I visited Colombia all the time after we moved; it has always felt most like home. When the plane lands I’m just really excited to get off.

I myself left Colombia for the West Coast but never felt quite at home in the U.S. and always longed for Colombia as my homeland.
Most all of my family lives in Colombia as well, so the United States definitely gets very lonely for me. With all of the things going on politically, it is feeling less and less like home every day to be honest.

I usually can’t sleep much on my first nights after arriving to Colombia. Does this happen to you?
The first night of this trip I just stayed awake by the window watching the rain at night. Just listening to it, breathing the air, feeling this very conscious moment of the now. There is so much magic in Colombia.

“There is so much magic in Colombia.”

Can you talk about your colombianidad?
I can still remember the moment as a very little girl, thinking, “Wow, I could have been anything and anyone. I’m so happy I’m me and I’m so happy I’m Colombian.” No one can take it from me no matter how hard they try. It’s my blood, my citizenship, my home, my family. I feel hurt sometimes when I go back and realize how many words I have lost in Spanish, or errors I make speaking because of living so long in the U.S. I’m going to keep practicing more because it means so much to me.

Can you tell us about singing in Spanish with Reykon and Juanes?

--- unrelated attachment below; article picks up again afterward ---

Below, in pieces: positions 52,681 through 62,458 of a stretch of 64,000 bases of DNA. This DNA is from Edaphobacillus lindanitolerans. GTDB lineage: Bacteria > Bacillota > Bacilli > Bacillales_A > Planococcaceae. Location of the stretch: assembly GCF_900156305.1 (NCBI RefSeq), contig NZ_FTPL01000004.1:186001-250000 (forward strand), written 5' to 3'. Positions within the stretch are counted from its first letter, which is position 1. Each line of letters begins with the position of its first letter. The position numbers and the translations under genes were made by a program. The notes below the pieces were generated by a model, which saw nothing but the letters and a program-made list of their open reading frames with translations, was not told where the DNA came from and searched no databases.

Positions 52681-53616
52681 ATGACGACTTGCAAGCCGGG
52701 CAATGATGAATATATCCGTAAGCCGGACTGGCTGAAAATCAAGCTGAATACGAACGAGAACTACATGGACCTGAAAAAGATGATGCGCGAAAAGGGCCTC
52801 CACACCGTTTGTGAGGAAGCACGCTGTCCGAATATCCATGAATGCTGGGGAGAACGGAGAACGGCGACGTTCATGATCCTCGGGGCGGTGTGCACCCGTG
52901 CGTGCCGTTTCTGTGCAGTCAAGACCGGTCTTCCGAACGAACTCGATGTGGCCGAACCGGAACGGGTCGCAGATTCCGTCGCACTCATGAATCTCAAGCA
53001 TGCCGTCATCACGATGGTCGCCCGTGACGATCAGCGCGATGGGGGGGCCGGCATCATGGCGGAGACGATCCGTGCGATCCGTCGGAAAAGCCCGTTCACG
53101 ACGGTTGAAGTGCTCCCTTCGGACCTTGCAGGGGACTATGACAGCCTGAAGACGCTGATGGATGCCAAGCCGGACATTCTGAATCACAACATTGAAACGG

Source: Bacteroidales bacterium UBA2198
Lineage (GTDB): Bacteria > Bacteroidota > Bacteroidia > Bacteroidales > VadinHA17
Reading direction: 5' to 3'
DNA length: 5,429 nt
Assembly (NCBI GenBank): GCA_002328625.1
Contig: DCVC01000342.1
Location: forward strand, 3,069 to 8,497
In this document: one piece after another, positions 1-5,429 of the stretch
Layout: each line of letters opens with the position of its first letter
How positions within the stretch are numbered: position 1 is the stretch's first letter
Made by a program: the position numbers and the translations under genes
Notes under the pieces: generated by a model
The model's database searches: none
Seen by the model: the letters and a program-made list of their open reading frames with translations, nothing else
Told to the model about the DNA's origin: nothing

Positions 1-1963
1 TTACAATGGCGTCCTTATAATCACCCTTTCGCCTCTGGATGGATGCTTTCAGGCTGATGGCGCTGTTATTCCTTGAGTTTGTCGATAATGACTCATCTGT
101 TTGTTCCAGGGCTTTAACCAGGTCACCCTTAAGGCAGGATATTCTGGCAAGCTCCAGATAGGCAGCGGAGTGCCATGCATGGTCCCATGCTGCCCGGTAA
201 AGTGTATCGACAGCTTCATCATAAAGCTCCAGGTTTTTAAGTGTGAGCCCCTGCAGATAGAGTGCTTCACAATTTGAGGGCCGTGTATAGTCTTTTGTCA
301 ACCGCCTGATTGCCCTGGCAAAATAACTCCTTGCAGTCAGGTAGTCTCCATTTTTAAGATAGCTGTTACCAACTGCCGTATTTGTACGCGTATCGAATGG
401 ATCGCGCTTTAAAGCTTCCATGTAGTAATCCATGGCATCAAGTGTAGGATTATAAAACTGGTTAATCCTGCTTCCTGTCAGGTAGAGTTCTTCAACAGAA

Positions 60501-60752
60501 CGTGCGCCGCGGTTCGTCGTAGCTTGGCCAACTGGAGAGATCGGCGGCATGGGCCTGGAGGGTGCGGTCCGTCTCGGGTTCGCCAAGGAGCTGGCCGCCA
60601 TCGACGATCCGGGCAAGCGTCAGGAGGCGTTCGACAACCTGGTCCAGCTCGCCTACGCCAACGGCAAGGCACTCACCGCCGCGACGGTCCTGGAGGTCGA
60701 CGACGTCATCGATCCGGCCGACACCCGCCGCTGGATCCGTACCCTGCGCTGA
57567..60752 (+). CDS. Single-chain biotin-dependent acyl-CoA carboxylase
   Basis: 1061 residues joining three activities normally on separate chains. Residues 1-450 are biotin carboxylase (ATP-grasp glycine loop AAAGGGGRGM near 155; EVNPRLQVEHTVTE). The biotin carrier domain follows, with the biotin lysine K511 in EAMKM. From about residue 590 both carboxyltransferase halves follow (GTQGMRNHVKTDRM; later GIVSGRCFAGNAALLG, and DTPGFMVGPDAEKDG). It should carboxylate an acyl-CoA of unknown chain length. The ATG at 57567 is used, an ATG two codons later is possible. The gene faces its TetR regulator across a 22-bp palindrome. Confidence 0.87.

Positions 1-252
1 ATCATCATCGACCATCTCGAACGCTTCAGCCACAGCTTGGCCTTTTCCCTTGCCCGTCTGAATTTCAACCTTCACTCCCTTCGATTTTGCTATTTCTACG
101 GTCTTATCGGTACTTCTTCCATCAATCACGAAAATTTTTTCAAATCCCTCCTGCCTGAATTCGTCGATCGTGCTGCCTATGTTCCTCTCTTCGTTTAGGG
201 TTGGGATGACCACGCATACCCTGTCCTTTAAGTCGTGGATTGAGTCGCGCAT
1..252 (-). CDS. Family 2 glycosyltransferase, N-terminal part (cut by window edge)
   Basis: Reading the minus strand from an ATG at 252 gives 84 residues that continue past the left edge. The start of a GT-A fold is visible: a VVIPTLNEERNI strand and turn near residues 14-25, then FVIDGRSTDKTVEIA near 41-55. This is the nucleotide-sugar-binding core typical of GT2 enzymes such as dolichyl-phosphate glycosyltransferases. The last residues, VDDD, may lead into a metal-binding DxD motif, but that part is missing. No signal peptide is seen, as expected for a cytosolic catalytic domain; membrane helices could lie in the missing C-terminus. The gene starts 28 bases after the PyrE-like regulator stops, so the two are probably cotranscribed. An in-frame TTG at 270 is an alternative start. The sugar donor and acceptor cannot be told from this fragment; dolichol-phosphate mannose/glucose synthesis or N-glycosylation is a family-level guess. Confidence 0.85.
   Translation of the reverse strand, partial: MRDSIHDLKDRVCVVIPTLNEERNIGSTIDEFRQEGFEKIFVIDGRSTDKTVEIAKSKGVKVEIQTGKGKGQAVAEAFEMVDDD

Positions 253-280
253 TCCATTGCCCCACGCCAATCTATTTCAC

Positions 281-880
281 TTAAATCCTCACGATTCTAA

Both are extremely talented Colombian artists. The song with Juanes was more Spanglish, because it was more comfortable for me at the time to bounce around between the two languages and was a childhood dream of mine. Reykon is so humble and talented; his voice is magnetic. The song is entirely in Spanish.

Why is using the paisa aesthetic in your shoots in Colombia important?
When a lot of people think of Colombia, they only have a couple of things to directly talk about. They judge from the outside only looking at what the media shows them. Colombia is so advanced, drenched in culture and full of magic. I want people to see that.

Talk to us about the use of motorcycles and Colombian “bad boys” in your videos.
Motos are a big part of the culture in both Pereira and Medellín, so that’s always a given when I’m here. Bad boys are a personal preference; that’s just my type.

We saw photos of you working with El Freaky Colectivo. Are you looking to collaborate with more Colombian artists? What’s it like to work in Colombia?
Andres from El Freaky is so so so sweet! A new good friend of mine. So many Colombians are just pure of heart; I love working here. Even when I was doing press or shooting the video, it’s such a different “industry” energy and environment than in the U.S. or U.K. I don’t feel I have to keep my defenses so up or be careful of snakes, manipulators, or people who want to make me out to be something I’m not because of their own personal issues projected onto me, or to use me to push their own personal agendas or headlines. It’s just pure people and pure conversations.